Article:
Who knew Sligo Town was such a cradle for logic and anarchy? If only more usually-pointless TV vox pops were like this. The Economist observed this week that regret is one of the prevailing moods in Ireland these days. Perhaps so, but there’s resignation too. The election will prove momentarily cathartic but the deal struck with the ECB and IMF is unlikely to be reshaped significantly and, hence, the election is being held in a strange, make-believe land in which all agree to pretend it matters hugely despite a widespread suspicion that the game is rigged and has, in fact, already been decided. It’s not quite just for show and decency but it feels as though it might almost be.
In other words, this election should have been held last year and a new government elected to represent the state in its financial negotations with the international authorities. The outgoing government had precious little mandate for doing so; the new government will be tied to the unhappy results of those discussions.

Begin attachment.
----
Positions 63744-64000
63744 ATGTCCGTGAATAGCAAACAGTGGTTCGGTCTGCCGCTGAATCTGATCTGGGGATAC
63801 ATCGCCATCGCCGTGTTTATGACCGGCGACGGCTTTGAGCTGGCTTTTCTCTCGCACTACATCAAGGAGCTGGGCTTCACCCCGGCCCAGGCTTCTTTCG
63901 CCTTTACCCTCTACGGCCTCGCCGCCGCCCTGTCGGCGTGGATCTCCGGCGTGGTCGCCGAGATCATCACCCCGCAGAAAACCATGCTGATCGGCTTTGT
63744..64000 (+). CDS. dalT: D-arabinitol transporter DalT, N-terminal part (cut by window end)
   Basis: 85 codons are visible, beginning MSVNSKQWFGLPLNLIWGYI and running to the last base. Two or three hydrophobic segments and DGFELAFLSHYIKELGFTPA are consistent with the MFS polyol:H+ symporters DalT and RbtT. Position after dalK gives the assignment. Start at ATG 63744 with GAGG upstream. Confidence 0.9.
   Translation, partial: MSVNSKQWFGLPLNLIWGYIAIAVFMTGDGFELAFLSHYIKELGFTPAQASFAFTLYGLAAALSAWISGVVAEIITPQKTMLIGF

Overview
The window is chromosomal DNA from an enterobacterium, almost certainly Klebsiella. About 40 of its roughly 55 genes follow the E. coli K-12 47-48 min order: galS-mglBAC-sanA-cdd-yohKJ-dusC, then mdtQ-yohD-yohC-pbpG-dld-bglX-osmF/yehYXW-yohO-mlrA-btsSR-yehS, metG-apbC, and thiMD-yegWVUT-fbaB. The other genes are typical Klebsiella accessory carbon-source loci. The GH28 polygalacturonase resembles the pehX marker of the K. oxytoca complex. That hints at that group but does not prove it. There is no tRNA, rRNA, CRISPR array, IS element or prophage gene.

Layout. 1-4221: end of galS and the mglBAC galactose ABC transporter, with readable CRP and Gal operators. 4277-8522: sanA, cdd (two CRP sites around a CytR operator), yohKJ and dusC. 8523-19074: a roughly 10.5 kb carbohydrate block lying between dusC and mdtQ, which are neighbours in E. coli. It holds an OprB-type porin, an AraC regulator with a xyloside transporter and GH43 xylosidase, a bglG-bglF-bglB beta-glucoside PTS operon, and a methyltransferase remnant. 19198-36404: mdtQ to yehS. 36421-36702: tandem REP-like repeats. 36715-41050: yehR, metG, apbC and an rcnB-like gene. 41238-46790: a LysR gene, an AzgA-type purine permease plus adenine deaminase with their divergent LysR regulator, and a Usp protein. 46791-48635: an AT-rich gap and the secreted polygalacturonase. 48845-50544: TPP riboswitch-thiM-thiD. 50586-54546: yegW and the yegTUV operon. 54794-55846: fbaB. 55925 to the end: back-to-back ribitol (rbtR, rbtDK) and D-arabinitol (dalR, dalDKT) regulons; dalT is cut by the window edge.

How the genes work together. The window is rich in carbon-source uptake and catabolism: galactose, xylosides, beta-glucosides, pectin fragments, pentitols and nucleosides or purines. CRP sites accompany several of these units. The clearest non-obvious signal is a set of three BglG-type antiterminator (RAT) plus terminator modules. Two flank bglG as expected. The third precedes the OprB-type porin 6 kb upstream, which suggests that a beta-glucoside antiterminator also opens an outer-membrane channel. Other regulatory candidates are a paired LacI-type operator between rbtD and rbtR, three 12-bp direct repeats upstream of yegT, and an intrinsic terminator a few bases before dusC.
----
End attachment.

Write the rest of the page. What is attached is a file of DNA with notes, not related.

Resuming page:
Even more so than usual, then, this election is larded with absurdity. Does the make-up or even existence of the Seanad really matter in these circumstances? It’s hard to see that it does. Nor, I hazard, did last night’s debate do much to instil confidence. This, perhaps, was the key passage:
On the EU-IMF bailout, the Fine Gael leader [Enda Kenny] said (in translation): “This deal, this bad deal, should be changed.” Mr Martin [Finna Fail leader] said the other leaders had to be honest with the people: “Labour and Fine Gael can’t change the deal fundamentally on their own”. Mr Kenny interjected: “We’re not saying that . . . no one is saying that”.
Well, quite. That’s the problem, isn’t it? And so, tongue in cheek or not and for the first time in the history of the statethe anarchist case for endorsing Fianna Fail makes sense.
[Thanks to MT for the video of Sligo Anarchism].Tags: Anarchism, Europe, Fianna Fail, Ireland